Monday, January 26, 2009


Sky has joined the BBC in deciding not to broadcast a charity appeal for Gaza, despite mounting political and public pressure for them to do so.

BBC boss Mark Thompson has again defended the decision, saying it would jeopardise the BBC's impartiality.

Sky News said running the Disasters Emergency Committee advert was "incompatible" with its objective role.

About 60 MPs say they will back a parliamentary motion urging the BBC and Sky to run the appeal.

Sky News had been considering the DEC film, and only reached its decision on Monday, hours before the appeal is due to go out on ITV, Channels 4 and Five.

John Ryley, head of Sky News, said: "The conflict in Gaza forms part of one of the most challenging and contentious stories for any news organisation to cover.

"Our commitment as journalists is to cover all sides of that story with uncompromising objectivity."

Criticism over the BBC's decision not to air the appeal has come from archbishops, government ministers, charity leaders and 11,000 viewers.

The DEC, which represents more than a dozen aid agencies, is asking for money to buy food, medicine and blankets following the Israeli assault on Gaza.

A Palestinian woman and her child
Come on Auntie Beeb. Wake up and get on with it
Dr John Sentamu, Archbishop of York

Pressure has been mounting on the publicly-funded BBC to air the appeal, but the director general reaffirmed his stance on Monday morning.

Mr Thompson said the BBC could not give the impression it was "backing one side" over the other.

He said the DEC had acknowledged from the outset there might be problems airing the appeal on the grounds of impartiality, and it was not the first time the BBC had decided against running an advert on their behalf.

He denied his "arm had been twisted" by pro-Israeli lobbyists and said the BBC would continue to cover the humanitarian dimension of a "complicated and deeply contentious story".

Labour MP Richard Burden, who is putting forward the early day motion, said he was "equally angry" at Sky News and the BBC, who were not being asked to broadcast a "political appeal".

"This is a humanitarian appeal from some of the most respected aid charities in the UK," he told the BBC. "It is about saving lives. "If they (the BBC) want to maintain impartiality, then they should act without fear or favour and treat that child in Gaza just the same as a child in Congo, Darfur or the earthquake in Pakistan."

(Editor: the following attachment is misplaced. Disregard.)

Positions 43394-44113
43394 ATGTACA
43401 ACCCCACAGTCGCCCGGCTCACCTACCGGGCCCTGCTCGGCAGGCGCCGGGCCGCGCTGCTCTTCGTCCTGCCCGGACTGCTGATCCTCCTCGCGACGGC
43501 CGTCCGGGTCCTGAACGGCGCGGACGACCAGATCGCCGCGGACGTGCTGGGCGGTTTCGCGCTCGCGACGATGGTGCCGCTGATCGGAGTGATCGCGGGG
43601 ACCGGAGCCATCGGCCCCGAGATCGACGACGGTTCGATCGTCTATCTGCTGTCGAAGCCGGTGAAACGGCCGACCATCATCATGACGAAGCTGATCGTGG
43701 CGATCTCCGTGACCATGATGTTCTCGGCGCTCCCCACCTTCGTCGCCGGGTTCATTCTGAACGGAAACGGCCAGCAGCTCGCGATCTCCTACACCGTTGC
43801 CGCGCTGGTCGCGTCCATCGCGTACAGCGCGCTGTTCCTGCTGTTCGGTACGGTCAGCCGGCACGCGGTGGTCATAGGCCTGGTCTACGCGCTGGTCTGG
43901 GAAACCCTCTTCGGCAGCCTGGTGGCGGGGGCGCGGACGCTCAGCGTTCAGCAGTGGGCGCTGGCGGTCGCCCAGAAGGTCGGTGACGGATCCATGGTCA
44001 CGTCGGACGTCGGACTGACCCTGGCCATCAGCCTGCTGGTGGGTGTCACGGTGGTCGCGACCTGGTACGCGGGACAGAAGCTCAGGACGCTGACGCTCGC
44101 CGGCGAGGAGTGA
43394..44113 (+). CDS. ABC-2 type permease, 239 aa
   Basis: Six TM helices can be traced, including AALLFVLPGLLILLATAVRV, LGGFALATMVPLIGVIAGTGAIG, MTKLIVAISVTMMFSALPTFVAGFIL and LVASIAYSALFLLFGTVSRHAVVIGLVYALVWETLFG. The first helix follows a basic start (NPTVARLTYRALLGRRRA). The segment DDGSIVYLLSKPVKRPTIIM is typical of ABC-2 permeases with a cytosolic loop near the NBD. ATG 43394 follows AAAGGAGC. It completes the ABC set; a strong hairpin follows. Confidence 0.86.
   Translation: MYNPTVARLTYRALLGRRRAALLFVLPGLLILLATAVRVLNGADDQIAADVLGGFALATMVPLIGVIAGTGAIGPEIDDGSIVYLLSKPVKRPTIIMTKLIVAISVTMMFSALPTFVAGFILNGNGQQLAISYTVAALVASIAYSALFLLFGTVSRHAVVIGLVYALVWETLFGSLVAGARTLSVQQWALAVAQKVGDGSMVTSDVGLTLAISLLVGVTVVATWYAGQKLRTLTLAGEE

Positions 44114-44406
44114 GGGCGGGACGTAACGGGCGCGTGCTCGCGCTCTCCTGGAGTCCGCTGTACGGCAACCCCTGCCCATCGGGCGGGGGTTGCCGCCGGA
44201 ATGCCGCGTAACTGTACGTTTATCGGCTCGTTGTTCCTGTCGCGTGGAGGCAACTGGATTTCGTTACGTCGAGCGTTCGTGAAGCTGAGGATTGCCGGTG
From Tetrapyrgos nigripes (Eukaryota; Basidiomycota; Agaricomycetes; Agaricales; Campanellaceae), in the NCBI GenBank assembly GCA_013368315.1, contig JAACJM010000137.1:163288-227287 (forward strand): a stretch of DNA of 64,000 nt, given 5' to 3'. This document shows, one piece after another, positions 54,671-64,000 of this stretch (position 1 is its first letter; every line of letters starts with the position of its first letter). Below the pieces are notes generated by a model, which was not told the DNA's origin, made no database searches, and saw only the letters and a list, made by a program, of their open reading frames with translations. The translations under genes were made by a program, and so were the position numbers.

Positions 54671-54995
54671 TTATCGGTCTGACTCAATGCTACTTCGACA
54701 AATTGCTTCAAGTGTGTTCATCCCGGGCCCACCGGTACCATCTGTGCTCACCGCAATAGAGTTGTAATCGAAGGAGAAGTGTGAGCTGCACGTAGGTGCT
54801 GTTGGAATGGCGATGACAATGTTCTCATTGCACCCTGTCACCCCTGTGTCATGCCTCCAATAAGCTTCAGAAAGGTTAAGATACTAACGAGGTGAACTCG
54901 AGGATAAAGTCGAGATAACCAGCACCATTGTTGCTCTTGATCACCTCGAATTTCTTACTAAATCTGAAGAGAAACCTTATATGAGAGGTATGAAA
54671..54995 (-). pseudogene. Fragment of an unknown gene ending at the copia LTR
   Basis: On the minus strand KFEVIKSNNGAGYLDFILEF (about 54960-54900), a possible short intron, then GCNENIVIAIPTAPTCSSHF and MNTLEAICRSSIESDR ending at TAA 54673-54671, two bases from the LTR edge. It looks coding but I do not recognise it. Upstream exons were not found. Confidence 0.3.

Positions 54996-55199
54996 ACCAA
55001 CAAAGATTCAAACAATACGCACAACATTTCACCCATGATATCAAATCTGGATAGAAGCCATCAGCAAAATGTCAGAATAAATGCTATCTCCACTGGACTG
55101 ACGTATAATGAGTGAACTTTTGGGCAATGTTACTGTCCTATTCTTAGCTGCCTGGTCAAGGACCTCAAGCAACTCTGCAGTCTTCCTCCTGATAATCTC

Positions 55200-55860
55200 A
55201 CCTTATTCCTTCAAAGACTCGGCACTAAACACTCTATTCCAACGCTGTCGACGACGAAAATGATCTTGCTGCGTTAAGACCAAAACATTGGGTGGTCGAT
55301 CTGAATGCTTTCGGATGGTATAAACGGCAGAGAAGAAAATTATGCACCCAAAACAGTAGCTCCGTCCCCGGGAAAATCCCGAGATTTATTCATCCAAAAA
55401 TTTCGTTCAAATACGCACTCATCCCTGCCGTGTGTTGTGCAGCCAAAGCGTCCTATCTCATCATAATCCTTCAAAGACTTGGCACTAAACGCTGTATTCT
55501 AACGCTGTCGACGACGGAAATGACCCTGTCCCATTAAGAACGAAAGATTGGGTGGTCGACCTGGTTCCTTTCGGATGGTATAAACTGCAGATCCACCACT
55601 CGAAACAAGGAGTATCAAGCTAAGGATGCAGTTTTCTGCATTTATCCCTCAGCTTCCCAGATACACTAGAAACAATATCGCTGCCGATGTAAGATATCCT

Culture Secretary Andy Burnham has said the BBC is right to make its own judgement over the appeal.

East Africa 2006: Famine appeal rejected by BBC because of difficulties of access
Lebanon 2006: BBC refused to air appeal for Israel-Hezbollah conflict victims on grounds of impartiality
Burma 2008: Appeal was only broadcast once BBC was satisfied aid would reach victims

A string of politicians, including International Secretary Douglas Alexander, Communities Secretary Hazel Blears and opposition spokesmen, have urged the corporation to reconsider its position.

Their comments drew criticism from BBC Trust chairman Michael Lyons who said some were "coming close to constituting undue interference in the editorial independence of the BBC".

The corporation's former director general, Greg Dyke, said it was in a "no win" situation. He agreed with Mr Thompson's decision, saying the BBC had to uphold its "credibility as a news organisation".

Liberal Democrat leader Nick Clegg has accused the BBC of getting its priorities "upside down".

The Church of England also waded into the row, with the Archbishop of York appealing for the BBC to consider humanity, not impartiality, and show the film.

Disasters Emergency Committee Gaza humanitarian appeal:
Launched by UK charities on 22 January to raise money for Gaza aid relief and reconstruction
Participants: Action Aid, British Red Cross, Cafod, Care International, Christian Aid, Concern Worldwide, Help the Aged, Islamic Relief, Merlin, Oxfam, Save the Children Tearfund, World Vision
Information on 0370 60 60 900 or at DEC website

In a direct appeal to the BBC, Dr John Sentamu said: "Come on Auntie Beeb. Wake up and get on with it."

Labour MP Gerald Kaufman claimed the BBC was worrying about what he called the "nasty pressure" from some pro-Israeli lobbyists.

"Probably the (BBC's) attitude has been: 'Oh this is just too much trouble'," he said.

"And it's too much trouble because of the pressure of the Israelis. This... very active and not very pleasant Israeli diplomatic representation in Britain."

The UN Relief and Works Agency (Unrwa), the largest humanitarian actor in Gaza, said there was a "huge and overwhelming need" for aid.

Unrwa spokesman Chris Gunness told BBC Radio 4's Today programme that the situation in Gaza was a "political crisis with grave humanitarian consequences".

He said the estimated cost of "rehabilitation and repair" was $345m (£257m), with $230m (£167m) unfunded.

"We are massively underfunded, and I think the figures involve illustrate the sheer scale of the need involved here," he said.

Meanwhile, the activist group Stop the War Coalition have called for a protest against the decision not to broadcast the appeal outside BBC Broadcasting House in central London .



Anonymous Benjamin said...

Mark Thompson subjected himself to a two fingers up humiliation on BBC Breakfast this morning when the journalists showed him exactly what they thought by beaming the appeal up behind him whilst he was explaining exactly why the BBC would never show it. You can see it here:

12:38 am  

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